You could be invested in the most expensive parts of the corporate bond market – Morningstar

You could be invested in the most expensive parts of the corporate bond market – Morningstar

Asset managers’ expectations about the economy are all over the place, but most aren’t predicting the worst. The bond market, however, expects the Federal Reserve to cut its federal funds rate in the short term, which it usually does to avoid the risk of recession. In late February 2024, bond futures prices suggested that the Fed would cut its key federal funds rate to 4.5% by the end of 2024, from 5.5% at the time.

A vertical bar chart showing the highest expected federal funds rate after each future meeting of the Federal Reserve's Open Markets Committee to determine the rate.
Source: CME FedWatch Tool, 100 basis points = 1%. Highest expected federal funds rate, as suggested by 30-day federal funds futures price data.

There is, however, a long-term shift in part of the bond market that could prove even more sensitive if we find ourselves in a recession. Although corporate bonds are broadly close to their long-term average weighting in the Morningstar US Core Bond Index, the concentration in the sector’s BBB-rated debt (the lowest rung of the credit quality scale investment) of 51% was close to its all-time high. at the end of January 2024. At the same time, the additional yield generated by this market segment relative to U.S. Treasuries has been lower only a few times over the past decade. In other words, the index has been more heavily exposed to lower quality corporate bonds, at a time when these bonds are historically close to their more expensive ones, and therefore are at greater risk of losing money if their returns simply approach the average.

A line chart showing the option-adjusted yield spread of BBB-rated corporate bonds over time and the percentage weighting of BBB corporate bonds in the Morningstar U.S. Corporate Bond Index over time.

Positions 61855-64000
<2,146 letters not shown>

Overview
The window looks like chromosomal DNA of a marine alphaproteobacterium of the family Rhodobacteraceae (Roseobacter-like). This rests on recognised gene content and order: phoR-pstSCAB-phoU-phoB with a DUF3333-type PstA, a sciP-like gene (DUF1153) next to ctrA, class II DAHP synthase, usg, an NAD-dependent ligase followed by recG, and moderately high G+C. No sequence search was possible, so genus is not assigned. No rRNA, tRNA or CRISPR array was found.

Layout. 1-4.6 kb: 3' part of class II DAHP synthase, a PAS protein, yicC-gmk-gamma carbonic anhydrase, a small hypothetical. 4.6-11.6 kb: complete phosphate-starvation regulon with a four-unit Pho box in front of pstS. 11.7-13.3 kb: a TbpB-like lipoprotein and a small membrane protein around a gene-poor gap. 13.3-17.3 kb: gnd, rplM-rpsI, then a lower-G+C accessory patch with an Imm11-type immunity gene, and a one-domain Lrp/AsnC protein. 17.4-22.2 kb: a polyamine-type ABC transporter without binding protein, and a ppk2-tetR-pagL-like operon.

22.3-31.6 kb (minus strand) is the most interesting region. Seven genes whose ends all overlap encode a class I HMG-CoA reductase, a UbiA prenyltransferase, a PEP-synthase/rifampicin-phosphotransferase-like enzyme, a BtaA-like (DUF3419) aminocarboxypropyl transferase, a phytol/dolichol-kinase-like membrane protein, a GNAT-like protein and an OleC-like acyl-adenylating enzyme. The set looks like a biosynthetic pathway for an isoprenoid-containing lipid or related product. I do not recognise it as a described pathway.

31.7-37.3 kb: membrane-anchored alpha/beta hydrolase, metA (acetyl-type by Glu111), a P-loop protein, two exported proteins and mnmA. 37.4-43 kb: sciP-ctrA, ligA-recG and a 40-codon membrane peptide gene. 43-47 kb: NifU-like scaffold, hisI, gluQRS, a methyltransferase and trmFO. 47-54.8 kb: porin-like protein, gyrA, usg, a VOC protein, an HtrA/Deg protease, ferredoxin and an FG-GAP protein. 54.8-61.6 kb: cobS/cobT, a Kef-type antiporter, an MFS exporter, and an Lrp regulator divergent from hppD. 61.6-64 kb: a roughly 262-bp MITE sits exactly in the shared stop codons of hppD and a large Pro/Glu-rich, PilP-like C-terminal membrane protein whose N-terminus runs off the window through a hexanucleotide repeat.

Source: Morningstar.

It is extremely difficult to predict when a particular slice of the corporate bond market will underperform. And it’s possible that BBB valuations will remain elevated for some time, especially if the Fed can achieve the elusive goal of a soft landing for the economy. However, falling into a recession would likely be detrimental to the lower, economically sensitive categories of the investment-grade corporate bond universe, such as BBB-rated issues. This is not a doomsday prediction – especially since the problems, in this case, could result in Treasuries underperforming at a time when overall yields continue to fall – but rather ‘a caution that allocations to these bonds may lag further than they might have during previous periods of crisis. economic weakness.

BBB Heavy Funds

In this context, we looked at funds with the most exposure to BBB-rated debt in the Morningstar FundInvestor 500 Index, which are also heavily invested in corporate bonds.

There is a little good news in that many of these offerings performed in a range close to their Morningstar category averages during the 2020 coronavirus sell-off, the most recent severe test of their mettle. Among the largest funds that performed well relative to their categories was Vanguard Intermediate-Term Investment Grade. VFIDX, Vanguard Global Wellesley Income VGYAX and BlackRock Systematic Multi-Strategy BAMBX.

Of course, this is no guarantee that they will perform similarly in a future crisis, but the results of such comparisons are generally indicative of a fund’s temperament.

In contrast, a handful of other Morningstar FundInvestor 500 funds heavily weighted in BBB-rated debt have underperformed their category averages during the coronavirus selloff, including the Vanguard Long-Term Corporate Bond Index. VLTCX, Loomis Sayles Investment Grade Bonds LIGRX and Loomis Sayles Strategic Income NEFZX.

None of this is intended as advice for dumping your funds if they have large BBB concentrations. If one or more funds make up a significant portion of your portfolio, or if a handful of funds do, it would be worth checking whether you have a large collective exposure to these issues. If so, ask yourself if you have as much diversification as you would like.

This article was first published in the February 2024 issue of Investor in the Morningstar Fund. Download a free copy of FundInvestor by visit this website.



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